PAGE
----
Remember that completely cringe worthy but totally necessary 3 year Emo phase that we all experienced?
Well, let me tell you all about mine and see if that jogs your memory.
Phase 1-B*Witched who?
I was 14 years old.
I’d spent the last 5 years of my life fantasising about being in the Spice Girls, and then B*Witched and later All Saints, practising dance routines and my amazing vocal ad libs every single day in front of the mirror with a hairbrush so that I would be totally prepared when I got the call that they needed another band member.
Ok, that paragraph was a total cliche but I’m not even sorry because that was my truth guys!
When I wasn’t planning my astronomical rise to fame, I was fantasising about one day marrying Adam Rickitt (HA! Remember THAT glass box?!) or Aaron Carter and later Abs from Five or Gary Lucy off of Footballers Wives. I pretty much had our lives planned out (4 kids, mansion in Wilmslow or wherever all the footballers live and matching dolphin tattoos).
And then Avril Lavigne came along and changed my life forever.
The moment I saw that video for Complicated on MTV I knew that my desire to be Rachel Stevens had died forever.
The long straight hair. The eye liner. The guitar. The baggy shorts. The tie.
The sk8r boyz.
So bad ass! So alternative! So quirky!
I quickly discarded my Britney poster and untangled my twists and knots with reckless abandonment.
The pedal pushers and Tammy Girl tank tops were tossed aside in favour of EXTREMELY baggy low rise jeans from criminal damage that allowed my then size 6 bony hips to poke out just above the band of my TopShop ‘female boxers’, a spikey dog collar choker (from Claire’s Accessorises…. #edgy) and a black crop top with the word SINNER emblazoned across the front.
“Are you a goth?!” my mother exclaimed one day.
“No Mam.” I replied “I’m an Emo.”
Phase 2- Busted and Beyond….
There followed a period whereby I was absolutely obsessed with ma gurl Avril and those absolute dream boats Busted, who were so cool because THEY PLAYED THEIR OWN INSTRUMENTS AND EVERYTHING.
And then I discovered ‘gigging’.
I’d drive my Ford KA twice, sometimes three times a week to various band nights that catered to the under 18s (The Dolls House and The Tavern, I’m looking at you) to mostly bop along to lads from the year above me in school playing covers of Kings of Leon 4 Kicks and The Hives Hate to Say I Told you So.
I realised that I was just scratching the surface with Avril….who knew?! My eyes were opened to Paramore, Fall Out Boy, Panic! at the Disco, Green Day, New Found Glory, Sum41 and Blink 182.
I finally realised why Busted always sang in an American accent even though they were from Southend-On-Sea.
Phase 3- Bagging myself a band member
What do you do when you fall in love with an older guy who is a member of an actual REAL LIFE band who WRITE THEIR OWN MUSIC?!
You burn the songs from their MySpace directly on to a blank CD so you can learn all the words, you dye your hair jet black with a white blonde slice through it, get yourself an asymmetric fringe and short choppy layers, apply more eyeliner and hang out at every gig until they notice you of course.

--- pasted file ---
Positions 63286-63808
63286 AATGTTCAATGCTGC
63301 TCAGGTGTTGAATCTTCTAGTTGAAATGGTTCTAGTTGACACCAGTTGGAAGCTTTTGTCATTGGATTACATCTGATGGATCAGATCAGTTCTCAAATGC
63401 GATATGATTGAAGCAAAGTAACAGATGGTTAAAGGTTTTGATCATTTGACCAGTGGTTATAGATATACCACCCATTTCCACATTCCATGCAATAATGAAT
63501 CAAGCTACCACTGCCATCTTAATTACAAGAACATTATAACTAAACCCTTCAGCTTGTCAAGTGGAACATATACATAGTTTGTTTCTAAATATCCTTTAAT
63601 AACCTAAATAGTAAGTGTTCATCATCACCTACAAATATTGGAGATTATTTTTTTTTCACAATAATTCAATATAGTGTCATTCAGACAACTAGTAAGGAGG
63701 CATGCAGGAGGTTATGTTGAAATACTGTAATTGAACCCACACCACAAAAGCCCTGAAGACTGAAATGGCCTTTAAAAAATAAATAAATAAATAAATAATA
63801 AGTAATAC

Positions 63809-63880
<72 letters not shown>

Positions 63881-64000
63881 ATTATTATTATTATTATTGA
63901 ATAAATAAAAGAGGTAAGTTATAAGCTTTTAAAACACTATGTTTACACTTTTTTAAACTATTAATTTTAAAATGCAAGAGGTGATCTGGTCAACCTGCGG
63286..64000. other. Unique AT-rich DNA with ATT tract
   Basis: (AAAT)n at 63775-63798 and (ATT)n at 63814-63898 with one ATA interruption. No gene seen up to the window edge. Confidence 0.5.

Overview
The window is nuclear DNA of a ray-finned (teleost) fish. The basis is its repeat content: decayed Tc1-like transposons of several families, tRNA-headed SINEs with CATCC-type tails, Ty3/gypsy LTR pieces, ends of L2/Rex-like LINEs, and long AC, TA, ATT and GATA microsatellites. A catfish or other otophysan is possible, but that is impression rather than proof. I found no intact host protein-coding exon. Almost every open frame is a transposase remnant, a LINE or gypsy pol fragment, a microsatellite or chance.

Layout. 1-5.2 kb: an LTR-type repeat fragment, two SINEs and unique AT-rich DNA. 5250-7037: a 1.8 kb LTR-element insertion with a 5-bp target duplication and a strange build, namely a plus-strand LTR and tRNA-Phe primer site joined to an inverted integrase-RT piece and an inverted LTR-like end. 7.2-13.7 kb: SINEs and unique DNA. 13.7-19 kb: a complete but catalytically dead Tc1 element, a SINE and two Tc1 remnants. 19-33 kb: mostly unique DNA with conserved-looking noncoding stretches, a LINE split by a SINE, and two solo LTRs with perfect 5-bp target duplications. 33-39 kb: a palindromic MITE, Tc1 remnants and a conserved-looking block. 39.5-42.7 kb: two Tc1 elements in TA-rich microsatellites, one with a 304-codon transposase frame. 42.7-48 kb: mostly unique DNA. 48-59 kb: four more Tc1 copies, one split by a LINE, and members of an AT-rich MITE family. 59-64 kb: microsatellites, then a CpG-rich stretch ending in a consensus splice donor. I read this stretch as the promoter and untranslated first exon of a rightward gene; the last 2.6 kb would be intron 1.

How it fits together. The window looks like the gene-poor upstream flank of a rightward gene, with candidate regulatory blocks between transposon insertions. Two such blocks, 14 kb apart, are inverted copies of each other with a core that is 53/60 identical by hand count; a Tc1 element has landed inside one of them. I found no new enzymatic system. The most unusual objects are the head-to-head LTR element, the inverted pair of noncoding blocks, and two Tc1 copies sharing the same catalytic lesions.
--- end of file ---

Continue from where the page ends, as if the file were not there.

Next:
Sure, from behind you often get mistaken for a lesbian couple who share the same hairdresser. And, ok, deep down you realise that you’re not the only one with the honour of driving him to and from his gigs each week and getting the kiss goodnight.
But ultimately, do you care?! You have Asymmetric Fringe and Boyfriend in a Band therefore making you Queen Of The Emos.
Phase 4- Scene
I got to about 17/18 years old when I realised that, sure, I liked Sum41 and New Found Glory but actually I loved Ja Rule and Kanye West and Cascada and that *maybe* I was actually way too outgoing and energetic and preppy and MAINSTREAM to even be considered Emo.
I mean, I didn’t even really understand what being Emo was– I don’t think I was ever fully committed to the idea.
But I still fancied the indie boys, and the local gig vibes and I was still totally rocking the fringe and so I instead pursued being ‘scene’.
This basically meant still immersing yourself in the culture and the style and the band nights but also taking moody black and white overly posed pictures for your MySpace with really deep and meaningful Fall Out Boy lyrics as your caption because you are so misunderstood and tortured and complex.
Note: I REALLY wish I had not deleted my MySpace.
What did I learn from my Emo phase?
I don’t really know when I stopped trying to be Emo/Scene. I don’t think it came to an abrupt end but more fizzled out when I went to university and met new people and I just stopped trying so hard to be a certain type of person.
I started this blog by calling my emo phase ‘cringeworthy but totally nessecary’.
It was cringeworthy not because being Emo is cringeworthy in itself in any way. Anyone who can and does express themselves in a way that is most meaningful and authentic to them is admirable and enviable.
The cringeworthy part was that I was trying SO HARD to be somebody and to fit something that I clearly wasn’t.
And that’s why the phase was totally necessary! It taught me so many important life lessons.
It taught me to be yourself, always.
It taught me that you cannot sustain a facade for too long.
It taught me that you should never, ever try to put yourself in a neat box.
It taught me not to chase after boys who play the guitar.
And mostly, it taught me that fringes are just not for me.
P.S. I’m still practising should Little Mix need a 5th band member.